Douglas Stockdale: The Flow of Light Brushes the Shadow
Douglas Stockdale’s newest book The Flow of Light Brushes the Shadow (published by Singular Images Press), is an insightful look into Stockdale’s personal response to travel in a day and age where anxiety is at an all-time high.
The Flow of Light Brushes the Shadow is a hand-bound book partly printed by Stockdale himself. Within the pages of this book can be found an ominous look into the traumatic side of travel where Stockdale aims to understand the rising tension he encounters as he travels extensively for work, by photographing himself and his surroundings.
Douglas Stockdale is a visual artist, book nerd, and science geek who uses lens-based processes to create conceptual and introspective visual narratives to investigate identity, culture, and society. He is the Senior Editor of PhotoBook Journal magazine and his art and book work is in the permeant collection of many museums and libraries. This is his sixth publication, fourth artist book, and the second to investigate aspects of anxiety.
Follow Douglas Stockdale on Instagram: @douglasstockdale
Kassandra Eller: The idea for this project seems to have been developing for several years. You were featured here on Lenscratch a while ago with the project Hotel Noir. How did this early idea turn into a photo book? When did you decide this series should be displayed as a book?
Douglas Stockdale: Let me take the last question first, as this might be the easiest to address: as a book-nerd, both a collector and book reviewer I think that I am always thinking about every project in the context of it becoming a publication of one sort or another. The tricky part for me is the most difficult aspect; envisioning how the concept can best be manifested as a book in terms of the photography, book design, layout, sequencing, and finally, the book’s production attributes. These elements all need to meld together to support the project’s concept for the intended narrative.
As you realized, The Flow of Light Brushes the Shadow is a really long-term project and the genesis was initially conceived with a working title Hotel Noir for which my book-dummy was featured in the Lenscratch article. At the time, I truly anticipated that the book-dummy would eventually be the resulting book. The early concept was investigating the aspects of frequent business travel from an insider’s perspective that usually resulted in spending time alone in a series of soulless business hotels. I was dealing with my personal issues of an intense underlying tension while traveling for business that I had not understood until only recently. Certainly, I was trying to elicit a somber mood, which in retrospect, should have been a big clue for me that something was out of sorts.
Since I always intended this project to become a book, I felt it needed to have a unifying visual concept, which did not seem to materialize with each successive version of my book-dummy. I continued to struggle over the years with an underlying tension of why travel seemed to be-devil me so much. This project just lacked the cohesive glue that would pull the various elements together.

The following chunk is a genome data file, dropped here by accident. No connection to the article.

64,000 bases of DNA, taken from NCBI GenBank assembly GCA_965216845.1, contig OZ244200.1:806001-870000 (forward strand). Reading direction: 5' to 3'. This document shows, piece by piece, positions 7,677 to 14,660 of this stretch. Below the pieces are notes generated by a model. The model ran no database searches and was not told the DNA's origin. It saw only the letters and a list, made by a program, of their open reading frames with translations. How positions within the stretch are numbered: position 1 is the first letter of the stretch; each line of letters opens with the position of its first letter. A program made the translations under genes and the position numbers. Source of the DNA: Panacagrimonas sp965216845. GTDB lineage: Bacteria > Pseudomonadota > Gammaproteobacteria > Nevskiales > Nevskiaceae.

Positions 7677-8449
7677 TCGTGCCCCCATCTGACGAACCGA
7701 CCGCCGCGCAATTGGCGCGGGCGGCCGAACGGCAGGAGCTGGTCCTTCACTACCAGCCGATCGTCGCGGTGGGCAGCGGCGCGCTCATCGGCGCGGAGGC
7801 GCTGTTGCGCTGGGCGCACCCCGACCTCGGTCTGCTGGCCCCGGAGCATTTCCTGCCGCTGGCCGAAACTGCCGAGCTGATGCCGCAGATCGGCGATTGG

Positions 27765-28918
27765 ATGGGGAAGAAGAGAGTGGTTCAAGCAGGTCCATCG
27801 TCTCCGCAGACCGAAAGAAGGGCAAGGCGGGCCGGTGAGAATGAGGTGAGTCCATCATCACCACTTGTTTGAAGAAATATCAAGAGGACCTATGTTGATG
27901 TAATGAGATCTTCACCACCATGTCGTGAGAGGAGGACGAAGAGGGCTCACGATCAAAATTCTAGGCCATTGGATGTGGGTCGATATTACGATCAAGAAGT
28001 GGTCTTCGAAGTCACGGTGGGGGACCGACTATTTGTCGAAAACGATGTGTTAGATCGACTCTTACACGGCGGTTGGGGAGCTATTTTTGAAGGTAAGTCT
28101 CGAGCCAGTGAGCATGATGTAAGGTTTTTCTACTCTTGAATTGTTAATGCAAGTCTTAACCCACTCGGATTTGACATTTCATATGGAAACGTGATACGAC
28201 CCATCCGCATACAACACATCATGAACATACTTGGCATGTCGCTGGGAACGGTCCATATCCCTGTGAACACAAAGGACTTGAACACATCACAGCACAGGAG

This all changed during the COVID pandemic as a result of the increased anxiety for most everyone, and for me in particular. It was during this time that I became aware of events that occurred very early in my childhood that could create the underlying anxiety that has essentially haunted me for my entire life. Once I realized the potential effects of this mental health condition, it was like all of the pieces started to come together. My first real understanding of the effects of anxiety is a re-interpretation of my earlier artist book, Middle Ground that essentially, I realized is a project that investigates separation anxiety. That in turn crystallized for me the underlying issues I was investigating with this current artist book project, now reimaged as The Flow of Light Brushes the Shadow.
KE: The title for this project is much different than what it began as. Why have you named this photobook, The Flow of Light Brushes the Shadow?
DS: That’s an excellent question as one might not perceive that quantum leap between the earlier working title and what finally resulted. I heard an intriguing Mandarin phrase while I was on assignment in Shanghai China: Liu Guan Lue Yin, which is literally Flow-Light-Brush-Shadow. I realized that this is a poetic way to describe memory, as well as a photograph, which is very appealing as at the time as I was working on a series of artist books that investigated family issues related to dementia and the gradual loss of personal stories.
I adapted this to my English version; The Flow of Light Brushes the Shadow. When the underlying concept of my artist book finally coalesced and I began another do-over of my book dummy, I started to reconsider how this title might be appropriate than my earlier working title. It turns out that same phases Liu Guan Lue Yin can also be translated as “moving towards awareness of being impacted by anxiety”, although I felt this translation version is too literal. Thus, I deferred to the more ambiguous and poetic version of The Flow of Light Brushes the Shadow that has a potential for multiple layers of meaning, similar to the layers of anxiety that continue to haunt me.
KE: Anxiety is a very present issue in our society today. What was your reason behind this book? Was it cathartic for you to work through your own anxiety while creating this project?